This helps to explain why organizations seemingly consisting of brilliant minds that should be amazingly productive and innovative fail to be so. An effective organizational structure is one that removes barriers and enables individuals within an organization to reach his or her potential. This, of course, cannot be at the expense of another, otherwise it is a futile exercise. One such way of going about organization, therefore, is to unorganize things, to mix things up a little.
So I’d encourage you, as Tom did me today, to once you’ve attended an unconference, to think about organizing (or un-organizing…) one of your own. You can’t really state in advance the specific things you’re likely to learn, but that’s part of the fun! I’ll leave you with a couple of things. The first is a Twitter message from @hrheingold which sums up in a far more eloquent way than I could ever manage the benefits of letting a little (controlled) chaos into organization:
The second is a link I came across, shared by Vicki Davis (@coolcatteacher), whilst writing this post. It’s called 8 Tips on How to Run Your Own UnConference. I hope that and this post change your thinking a bit and encourage you to think a little differently about organization, or the lack of it, and how it could impact the productivity of any organization of which you are part! 😀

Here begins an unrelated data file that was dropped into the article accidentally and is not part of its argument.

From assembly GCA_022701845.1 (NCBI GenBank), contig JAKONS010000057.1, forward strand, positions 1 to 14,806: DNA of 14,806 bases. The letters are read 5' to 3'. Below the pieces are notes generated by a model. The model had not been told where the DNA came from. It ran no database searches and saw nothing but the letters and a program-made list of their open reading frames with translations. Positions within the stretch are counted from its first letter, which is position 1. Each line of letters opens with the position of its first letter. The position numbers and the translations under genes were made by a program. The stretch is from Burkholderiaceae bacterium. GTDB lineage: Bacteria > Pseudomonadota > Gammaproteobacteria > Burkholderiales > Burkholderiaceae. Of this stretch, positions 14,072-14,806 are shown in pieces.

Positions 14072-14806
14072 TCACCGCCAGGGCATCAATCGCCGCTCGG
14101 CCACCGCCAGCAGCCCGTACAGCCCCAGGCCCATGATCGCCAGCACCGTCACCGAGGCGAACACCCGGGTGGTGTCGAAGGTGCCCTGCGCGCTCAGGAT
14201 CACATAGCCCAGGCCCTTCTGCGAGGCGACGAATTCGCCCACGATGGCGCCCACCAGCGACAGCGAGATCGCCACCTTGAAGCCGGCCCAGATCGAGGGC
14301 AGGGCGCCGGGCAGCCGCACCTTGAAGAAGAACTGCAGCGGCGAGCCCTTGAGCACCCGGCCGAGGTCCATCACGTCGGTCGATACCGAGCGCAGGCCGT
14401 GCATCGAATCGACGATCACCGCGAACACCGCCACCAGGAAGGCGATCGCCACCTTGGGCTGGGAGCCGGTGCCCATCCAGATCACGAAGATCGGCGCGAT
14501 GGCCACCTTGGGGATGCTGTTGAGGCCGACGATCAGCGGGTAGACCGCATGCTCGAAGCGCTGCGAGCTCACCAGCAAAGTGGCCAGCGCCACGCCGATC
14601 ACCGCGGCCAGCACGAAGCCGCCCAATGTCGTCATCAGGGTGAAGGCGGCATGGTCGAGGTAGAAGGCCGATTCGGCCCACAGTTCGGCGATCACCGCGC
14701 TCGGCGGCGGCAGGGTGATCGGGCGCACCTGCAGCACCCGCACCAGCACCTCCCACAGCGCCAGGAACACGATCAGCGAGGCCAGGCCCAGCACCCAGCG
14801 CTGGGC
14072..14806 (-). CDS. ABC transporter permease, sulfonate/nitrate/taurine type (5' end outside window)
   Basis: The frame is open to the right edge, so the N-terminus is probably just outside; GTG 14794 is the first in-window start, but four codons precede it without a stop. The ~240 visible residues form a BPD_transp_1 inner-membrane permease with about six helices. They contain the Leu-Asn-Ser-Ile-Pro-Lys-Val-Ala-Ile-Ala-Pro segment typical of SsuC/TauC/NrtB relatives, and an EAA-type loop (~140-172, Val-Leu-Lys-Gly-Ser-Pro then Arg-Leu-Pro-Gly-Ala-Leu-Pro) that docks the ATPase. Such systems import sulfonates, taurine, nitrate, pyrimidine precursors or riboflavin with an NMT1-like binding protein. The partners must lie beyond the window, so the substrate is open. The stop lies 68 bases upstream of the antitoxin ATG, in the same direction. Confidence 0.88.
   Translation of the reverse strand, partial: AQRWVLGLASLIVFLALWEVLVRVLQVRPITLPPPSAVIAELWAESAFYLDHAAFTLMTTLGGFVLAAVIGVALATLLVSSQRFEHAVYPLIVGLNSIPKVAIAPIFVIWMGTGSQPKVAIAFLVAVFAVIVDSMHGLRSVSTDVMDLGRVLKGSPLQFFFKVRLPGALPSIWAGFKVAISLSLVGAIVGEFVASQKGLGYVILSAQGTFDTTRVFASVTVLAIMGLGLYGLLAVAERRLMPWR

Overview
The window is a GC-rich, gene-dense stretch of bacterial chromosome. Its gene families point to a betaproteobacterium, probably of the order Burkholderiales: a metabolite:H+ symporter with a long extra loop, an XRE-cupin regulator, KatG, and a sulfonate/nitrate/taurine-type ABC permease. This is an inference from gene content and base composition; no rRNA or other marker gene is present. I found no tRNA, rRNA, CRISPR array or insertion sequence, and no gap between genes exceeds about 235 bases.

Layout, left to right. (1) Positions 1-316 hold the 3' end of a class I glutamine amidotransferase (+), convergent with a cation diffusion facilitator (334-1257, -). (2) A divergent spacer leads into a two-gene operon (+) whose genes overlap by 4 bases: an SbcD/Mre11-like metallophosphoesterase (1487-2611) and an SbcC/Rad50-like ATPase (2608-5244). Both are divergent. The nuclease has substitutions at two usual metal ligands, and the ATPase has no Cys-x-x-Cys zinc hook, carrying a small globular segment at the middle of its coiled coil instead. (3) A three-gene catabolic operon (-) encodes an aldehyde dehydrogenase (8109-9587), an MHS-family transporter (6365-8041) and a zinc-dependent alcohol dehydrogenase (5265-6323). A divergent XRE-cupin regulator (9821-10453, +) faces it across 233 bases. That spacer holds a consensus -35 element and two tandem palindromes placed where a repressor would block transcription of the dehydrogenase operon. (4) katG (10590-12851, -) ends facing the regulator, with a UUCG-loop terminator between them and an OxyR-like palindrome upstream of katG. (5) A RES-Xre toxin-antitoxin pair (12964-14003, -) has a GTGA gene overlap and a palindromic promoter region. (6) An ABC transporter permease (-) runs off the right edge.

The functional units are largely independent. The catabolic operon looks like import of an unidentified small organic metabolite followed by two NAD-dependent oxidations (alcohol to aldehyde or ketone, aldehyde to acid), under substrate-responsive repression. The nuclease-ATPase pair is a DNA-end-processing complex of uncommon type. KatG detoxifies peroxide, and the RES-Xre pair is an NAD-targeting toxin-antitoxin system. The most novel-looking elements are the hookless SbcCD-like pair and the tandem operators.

* I knew Lisa Stevens originally from last year’s TeachMeet at BETT, Jose Picardo from an Open Source Schools event, and Tom Barrett from some work we did for a Becta-funded project into Web 2.0 in the classroom at Nottingham University a few months back. The reason it says #tweetmeet in the title is because on Twitter you can add tags by prefacing words with hash symbols. These then can be tracked by websites such as Twemes.com. You can see this in action on the front page of the tweetmeet.eu website!